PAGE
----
Go to Statistics Portal


Statistics Directorate    
A key concept in modern management theory and practice. It means that managers are held responsible for carrying out a defined set of duties or tasks, and for conforming with rules and standards applicable to their posts.

The person or body to which the manager must report and answer for his or her actions are made explicit and he or she may be rewarded for good performance or suffer the consequences of inadequate performance. A manager of an organisational unit may also be held accountable for the actions of subordinate staff.

Governments introducing reforms in public management have generally tried to delegate greater flexibility and autonomy to managers as a means of improving efficiency and effectiveness of their operations. Since this gives the manager greater power to make decisions, the reforms have included much greater emphasis on accountability as a means of balancing and checking his exercise of that power. In relation to work carried out by government ministries and agencies, accountability may be:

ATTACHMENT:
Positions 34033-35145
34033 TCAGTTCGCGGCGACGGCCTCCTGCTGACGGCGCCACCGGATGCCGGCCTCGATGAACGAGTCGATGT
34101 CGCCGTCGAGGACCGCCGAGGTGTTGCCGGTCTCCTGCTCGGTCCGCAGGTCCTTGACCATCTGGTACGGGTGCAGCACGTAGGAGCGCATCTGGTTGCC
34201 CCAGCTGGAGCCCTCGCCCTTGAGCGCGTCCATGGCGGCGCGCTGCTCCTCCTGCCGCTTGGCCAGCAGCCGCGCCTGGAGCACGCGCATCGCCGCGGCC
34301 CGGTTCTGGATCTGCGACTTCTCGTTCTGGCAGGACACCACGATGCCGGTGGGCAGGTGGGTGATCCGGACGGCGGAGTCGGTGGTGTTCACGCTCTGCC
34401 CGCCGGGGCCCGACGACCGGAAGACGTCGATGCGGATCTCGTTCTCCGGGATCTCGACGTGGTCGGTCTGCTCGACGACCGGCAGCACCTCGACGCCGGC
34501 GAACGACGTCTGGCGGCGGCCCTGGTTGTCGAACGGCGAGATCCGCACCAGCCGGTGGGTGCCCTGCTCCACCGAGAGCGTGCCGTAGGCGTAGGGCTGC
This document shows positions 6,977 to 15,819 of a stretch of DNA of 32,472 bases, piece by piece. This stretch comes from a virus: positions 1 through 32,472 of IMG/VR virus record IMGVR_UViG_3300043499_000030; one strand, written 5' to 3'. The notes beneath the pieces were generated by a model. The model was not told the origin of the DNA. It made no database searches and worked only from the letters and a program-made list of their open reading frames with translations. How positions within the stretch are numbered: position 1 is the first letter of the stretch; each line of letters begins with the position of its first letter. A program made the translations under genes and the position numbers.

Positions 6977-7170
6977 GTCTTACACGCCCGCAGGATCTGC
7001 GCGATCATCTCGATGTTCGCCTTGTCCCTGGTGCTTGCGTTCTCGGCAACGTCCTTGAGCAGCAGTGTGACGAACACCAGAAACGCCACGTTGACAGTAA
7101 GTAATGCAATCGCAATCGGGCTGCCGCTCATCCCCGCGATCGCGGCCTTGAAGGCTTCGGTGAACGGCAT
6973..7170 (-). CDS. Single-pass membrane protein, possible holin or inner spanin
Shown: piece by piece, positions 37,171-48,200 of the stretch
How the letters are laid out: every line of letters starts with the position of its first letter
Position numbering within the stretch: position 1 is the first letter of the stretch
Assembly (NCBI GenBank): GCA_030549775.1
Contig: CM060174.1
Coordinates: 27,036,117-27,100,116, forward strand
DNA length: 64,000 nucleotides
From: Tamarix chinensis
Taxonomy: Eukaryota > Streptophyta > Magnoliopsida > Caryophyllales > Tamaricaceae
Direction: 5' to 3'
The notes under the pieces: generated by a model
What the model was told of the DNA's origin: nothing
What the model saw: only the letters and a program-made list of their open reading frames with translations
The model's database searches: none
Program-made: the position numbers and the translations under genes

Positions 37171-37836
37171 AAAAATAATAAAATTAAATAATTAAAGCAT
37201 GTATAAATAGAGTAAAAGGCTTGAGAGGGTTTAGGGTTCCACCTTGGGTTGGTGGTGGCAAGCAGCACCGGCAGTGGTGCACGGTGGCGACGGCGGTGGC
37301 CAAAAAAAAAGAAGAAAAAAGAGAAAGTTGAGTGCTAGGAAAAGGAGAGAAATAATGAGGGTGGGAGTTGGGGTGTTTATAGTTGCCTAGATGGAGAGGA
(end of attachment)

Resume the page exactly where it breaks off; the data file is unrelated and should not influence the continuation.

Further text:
- internal, to a higher level of management, in which managers are assessed on a regular basis on the way in which they have carried out the tasks set out in their job description, with pay increases and/or promotion prospects frequently dependent on the outcome of such assessments (performance appraisal);

- external, to parliament, the public or central agencies such as the supreme audit institution (SAI), for their own performance (and, in the case of senior officials, for the performance of the organisation which they manage).

Source Publication:
Effects of European Union Accession, Part 1: Budgeting and Financial Control, OECD SIGMA Paper No. 19, March 1998, Appendix 3: List of Useful Terms.

Cross References:
Accountability (environmental)

Statistical Theme: Public management

Created on Tuesday, August 6, 2002

Last updated on Wednesday, April 24, 2013